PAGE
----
A citizens group last week asked the Greenbelt City Council to support its call for a citizens committee to study relocating county residents to rural Virginia in the event of a nuclear war.
The Nuclear War Crisis Relocation Coalition is urging the Prince George's County Council to set up the 25-member committee, to be made up of citizens "from all walks of life," including medical and administrative personnel, said Laird Towle, a coalition member.
City Clerk Goodie Mills said the council will consider a resolution on the issue at its April 4 meeting.
"I shudder to think how people would get out of a metropolitan area," she said.
Towle said the coalition has received endorsements from towns in Montgomery County, labor unions, businesses and churches. The coalition hopes that with citizen support the Prince George's County Council will accept its resolution and set up the committee.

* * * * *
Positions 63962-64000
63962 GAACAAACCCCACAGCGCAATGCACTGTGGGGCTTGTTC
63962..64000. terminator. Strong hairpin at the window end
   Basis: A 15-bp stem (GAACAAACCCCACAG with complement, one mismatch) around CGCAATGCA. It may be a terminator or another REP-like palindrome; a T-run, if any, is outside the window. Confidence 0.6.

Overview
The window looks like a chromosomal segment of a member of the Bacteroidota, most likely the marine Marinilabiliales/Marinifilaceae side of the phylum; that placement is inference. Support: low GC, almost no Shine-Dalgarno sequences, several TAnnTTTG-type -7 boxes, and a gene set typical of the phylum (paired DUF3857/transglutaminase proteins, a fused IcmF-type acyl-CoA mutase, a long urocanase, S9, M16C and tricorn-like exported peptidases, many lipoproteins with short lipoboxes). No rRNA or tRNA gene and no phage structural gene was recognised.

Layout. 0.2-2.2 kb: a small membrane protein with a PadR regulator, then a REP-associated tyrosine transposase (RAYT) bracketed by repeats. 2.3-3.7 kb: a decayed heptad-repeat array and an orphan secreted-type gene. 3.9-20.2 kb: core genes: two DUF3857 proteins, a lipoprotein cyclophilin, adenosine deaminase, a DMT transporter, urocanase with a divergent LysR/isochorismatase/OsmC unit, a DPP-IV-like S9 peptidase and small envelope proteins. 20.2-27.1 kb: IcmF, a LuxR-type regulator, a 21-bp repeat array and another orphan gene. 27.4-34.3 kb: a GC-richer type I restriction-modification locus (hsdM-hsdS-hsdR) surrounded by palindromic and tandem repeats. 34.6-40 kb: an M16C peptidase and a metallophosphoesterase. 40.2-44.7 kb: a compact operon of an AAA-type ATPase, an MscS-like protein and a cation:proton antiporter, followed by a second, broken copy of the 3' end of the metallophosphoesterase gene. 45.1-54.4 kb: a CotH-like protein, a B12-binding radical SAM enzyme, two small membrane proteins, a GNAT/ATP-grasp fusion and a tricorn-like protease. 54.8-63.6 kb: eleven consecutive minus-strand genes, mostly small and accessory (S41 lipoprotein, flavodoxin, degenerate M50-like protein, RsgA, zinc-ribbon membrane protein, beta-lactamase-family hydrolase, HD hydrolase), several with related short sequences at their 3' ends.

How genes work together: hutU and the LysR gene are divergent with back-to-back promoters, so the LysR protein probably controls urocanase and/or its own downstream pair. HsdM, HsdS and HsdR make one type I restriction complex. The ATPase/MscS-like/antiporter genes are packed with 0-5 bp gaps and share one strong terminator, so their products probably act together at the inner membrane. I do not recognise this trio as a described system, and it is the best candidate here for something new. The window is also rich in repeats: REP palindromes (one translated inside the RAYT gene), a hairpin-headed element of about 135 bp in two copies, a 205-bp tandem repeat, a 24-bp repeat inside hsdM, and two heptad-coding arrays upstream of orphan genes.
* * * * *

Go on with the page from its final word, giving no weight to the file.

The Federal Emergency Management Agency has identified Prince George's, along with the rest of the metropolitan area, as a "100 percent risk area" in a nuclear war, one of 400 such target zones in the United States, Towle said.
The county has begun work on a relocation plan but has kept the details secret, to the dismay of the coalition. Towle said citizens should have a voice in the planning and the county should hold public hearings.
He conceded that most people think relocation plans are a bizarre idea because they believe the plans are unfeasible, but he added that experts predict the United States will be involved in a nuclear war by 2000 if it stays on its present course.